She wakes up before dawn and spends most of her time wondering if this is all there is. When a particularly enterprising cousin urges her to sell her eggs for the money she needs to buy a telescope, something that would be a precious legacy from her ad, she goes for it. But for some strange reason, the surgical team wants to kill her. And they would have, too, if not for the intervention of Caine Wise (Tatum).

Wise, a genetically spliced humanoid of both human and canine genes, is a bred warrior who wears gravity boots that allow him to soar in an approximation of flight, although he has to move like a demented speed skater in order to use them properly. He takes Jupiter to the home of Stinger (Bean), likewise a spliced warrior sort and there Jupiter learns the truth; her genes are an exact match for the matriarch of an enormously wealthy and powerful family. They own whole planets that have been seeded with humanoids, using the genetic material once harvested to extend the lives of the very wealthy (like themselves). Three of the matriarch’s children – eldest son Balem (Redmayne) who owns the Earth and seems slightly psychotic, middle son Titus (Booth) who is something of a playboy, and youngest daughter Kalique (Middleton) who is ambitious, are all plotting to gain control of Jupiter with Balem wanting to kill her altogether because she, as the genetic duplicate of his mother, would receive the rights to all of the children’s fortunes.

This is all a bit much for Jupiter and if she feels like a pawn in an enormous game, well, that’s just because she is. However, Jupiter isn’t the frightened weakling the Abrasax family seems to think she is and before long, with Caine by her side and the support of the galactic police force, she may yet see this through. However, the Abrasax heirs with the stakes so high won’t play by any particular set of rules.

The Wachowskis who made their reputation on creating a world familiar and yet not in the Matrix trilogy, have attempted to create a detailed and lush environment on a gigantic planet, with a budget said to be in the $165 million range. There is a whole lot of that on the screen, because the special effects here are as good as any you’ll see this year and likely to get a nomination for next year’s Oscars although they’ll have to compete with the new Star Wars episode in that category. Bummer.

The problem here is that the story is so complicated and there is so much back stabbing and about facing going on that it’s hard to follow along. While you’re attempting to follow along you’re also treated to visuals that are so incredible and detailed that it’s really hard to take it in. This is a movie that’s built for repeated viewings.

The performances run the gamut. Tatum, who has matured into a pretty decent actor with a great deal of potential ahead after being somewhat wooden at the beginning of his career, helps make this film enjoyable. Caine is often mystified by the behavior of others and while he is quick with the “your majesty” and deference, he also is quite willing to take a chunk out of an entitled jerkwad if the occasion calls for it. Kunis is also quite the capable actress but here she’s a bit frustrating. She is definitely a damsel in distress here, not projecting much strength or wisdom on her own; she has these incredible genes that apparently the galaxy has been searching for but no genetic gifts. While I understand she was raised in the working class as a housekeeper (and why doesn’t she have a Russian accent like the rest of her family?) there should be something else there, don’t you think? This is where the character development thing comes in handy.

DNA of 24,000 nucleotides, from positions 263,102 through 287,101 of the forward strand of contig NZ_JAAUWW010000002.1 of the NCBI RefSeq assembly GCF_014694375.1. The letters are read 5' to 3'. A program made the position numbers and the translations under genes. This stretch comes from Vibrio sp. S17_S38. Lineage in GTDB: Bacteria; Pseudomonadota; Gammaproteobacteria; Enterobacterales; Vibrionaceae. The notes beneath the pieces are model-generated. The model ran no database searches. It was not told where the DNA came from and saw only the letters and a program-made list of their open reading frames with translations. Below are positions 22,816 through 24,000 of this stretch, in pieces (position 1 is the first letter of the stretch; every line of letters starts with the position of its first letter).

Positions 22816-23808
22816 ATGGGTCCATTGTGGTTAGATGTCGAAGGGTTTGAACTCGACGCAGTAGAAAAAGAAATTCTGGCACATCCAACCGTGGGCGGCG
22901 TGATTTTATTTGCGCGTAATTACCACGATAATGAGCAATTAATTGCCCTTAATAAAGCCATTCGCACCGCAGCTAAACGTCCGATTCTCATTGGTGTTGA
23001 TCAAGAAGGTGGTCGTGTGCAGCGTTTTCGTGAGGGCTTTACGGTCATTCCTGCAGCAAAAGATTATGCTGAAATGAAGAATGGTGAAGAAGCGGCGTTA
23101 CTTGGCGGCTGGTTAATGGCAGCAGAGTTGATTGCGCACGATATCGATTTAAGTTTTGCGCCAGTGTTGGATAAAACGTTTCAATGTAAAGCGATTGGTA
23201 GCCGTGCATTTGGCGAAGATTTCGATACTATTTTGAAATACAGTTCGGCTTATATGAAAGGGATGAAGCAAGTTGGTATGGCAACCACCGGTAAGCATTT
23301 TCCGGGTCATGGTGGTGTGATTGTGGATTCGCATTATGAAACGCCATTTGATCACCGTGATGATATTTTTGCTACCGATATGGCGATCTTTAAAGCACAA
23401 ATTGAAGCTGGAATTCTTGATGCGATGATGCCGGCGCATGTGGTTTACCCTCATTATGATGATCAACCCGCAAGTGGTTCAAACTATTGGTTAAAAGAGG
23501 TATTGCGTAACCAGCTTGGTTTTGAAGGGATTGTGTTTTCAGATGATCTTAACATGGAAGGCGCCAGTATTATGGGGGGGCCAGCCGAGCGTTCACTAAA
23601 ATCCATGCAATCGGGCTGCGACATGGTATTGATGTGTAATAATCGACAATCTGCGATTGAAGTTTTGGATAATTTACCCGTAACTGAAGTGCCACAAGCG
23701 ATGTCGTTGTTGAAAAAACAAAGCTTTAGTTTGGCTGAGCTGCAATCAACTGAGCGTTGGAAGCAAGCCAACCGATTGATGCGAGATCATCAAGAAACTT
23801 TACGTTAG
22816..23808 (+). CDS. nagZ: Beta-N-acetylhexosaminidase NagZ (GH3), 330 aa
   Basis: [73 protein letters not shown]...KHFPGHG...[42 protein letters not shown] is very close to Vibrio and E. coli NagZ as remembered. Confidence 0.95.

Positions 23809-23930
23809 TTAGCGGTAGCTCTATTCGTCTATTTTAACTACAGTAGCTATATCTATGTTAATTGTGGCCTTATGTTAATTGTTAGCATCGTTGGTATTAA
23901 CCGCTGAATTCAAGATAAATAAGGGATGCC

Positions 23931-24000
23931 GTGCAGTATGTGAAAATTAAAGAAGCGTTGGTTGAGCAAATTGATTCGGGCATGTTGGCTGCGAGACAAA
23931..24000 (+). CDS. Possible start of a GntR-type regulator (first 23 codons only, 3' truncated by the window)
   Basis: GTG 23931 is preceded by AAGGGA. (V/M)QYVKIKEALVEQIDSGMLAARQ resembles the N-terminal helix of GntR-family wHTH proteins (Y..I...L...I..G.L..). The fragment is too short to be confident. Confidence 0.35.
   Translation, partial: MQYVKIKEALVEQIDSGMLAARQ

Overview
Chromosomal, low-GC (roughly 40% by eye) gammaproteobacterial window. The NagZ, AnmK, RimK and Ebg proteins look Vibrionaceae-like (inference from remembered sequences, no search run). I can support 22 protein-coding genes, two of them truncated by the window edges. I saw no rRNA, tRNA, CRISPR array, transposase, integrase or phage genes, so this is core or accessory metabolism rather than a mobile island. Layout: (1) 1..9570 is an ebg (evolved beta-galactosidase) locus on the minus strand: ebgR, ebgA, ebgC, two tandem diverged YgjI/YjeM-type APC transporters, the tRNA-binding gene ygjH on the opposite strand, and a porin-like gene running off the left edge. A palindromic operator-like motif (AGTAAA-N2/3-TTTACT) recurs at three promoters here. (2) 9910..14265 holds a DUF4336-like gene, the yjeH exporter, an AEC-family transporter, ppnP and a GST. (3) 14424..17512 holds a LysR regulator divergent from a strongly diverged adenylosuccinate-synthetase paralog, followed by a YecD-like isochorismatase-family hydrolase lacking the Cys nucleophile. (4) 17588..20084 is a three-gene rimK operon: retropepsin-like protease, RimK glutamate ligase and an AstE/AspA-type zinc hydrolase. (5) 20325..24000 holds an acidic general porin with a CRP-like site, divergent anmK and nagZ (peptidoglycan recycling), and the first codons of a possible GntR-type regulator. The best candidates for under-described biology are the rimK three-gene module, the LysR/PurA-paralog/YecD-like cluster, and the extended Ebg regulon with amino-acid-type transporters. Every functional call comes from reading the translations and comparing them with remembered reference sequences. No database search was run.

Redmayne, who is in the running for an Oscar this weekend, plays this role like he won the part in a reality show. It’s truly mystifying because we’re all aware what a terrific actor he can be, but he speaks in such a murmur it’s often difficult to make out what he’s saying, before erupting into Pacino-like shouts whenever his character gets frustrated. If it’s meant to convey that Belem is psychotic, well, yeah but psychotic in an “I eat spiders” kind of way rather than as a devious, dangerous villain. More like a petulant child. “The Earth is mine,” he says at one point and I half expected him to stomp his feet and shriek “MINE! MINE! MINE!”

Enormous space craft cruise majestically through space and there is that epic quality to the movie that I think is intentional, but there is also kind of a glacial quality that I think is not. Yes, there are some pretty good action sequences (including a chase sequence near the beginning of the film set in Chicago) but the kinetics of those sequences don’t continue throughout the movie; the momentum that is built up by the action just falls to the floor like a dead fish.

I really wanted to like this film. Heck, I really wanted to love this film – I respect the Wachowskis as film makers and have admired their films from the beginning of their career back in Bound and even including Cloud Atlas which didn’t receive a lot of love from critics and audience alike but I thought was one of the top movies of 2012 although in the interest of full disclosure, I was much more a fan of the sequences directed by Tom Tykwer than I was of those directed by the Wachowskis.

This will not make my list of top films this year, although it’s not a bad movie at all. It’s just an intimidating one, full of sound and fury but I’m not quite sure what was signified here. It’s not nothing, though. That I can tell you for sure.

REASONS TO GO: State-of-the-art eye candy. Tatum manages to perform well in a goofy role.
REASONS TO STAY: Head-scratching performance by Oscar-nominated Redmayne. Convoluted story.
FAMILY VALUES: A whole lot of violence and space battle action, some sexually suggestive content and some partial nudity.
TRIVIAL PURSUIT: The film was originally supposed to be released on June 20, 2014 but was delayed eight months so that the special effects could get more time and detail in post production.
CRITICAL MASS: As of 2/21/15: Rotten Tomatoes: 23% positive reviews. Metacritic: 40/100.
COMPARISON SHOPPING: Chronicles of Riddick
FINAL RATING: 6/10
NEXT: Kingsman: The Secret Service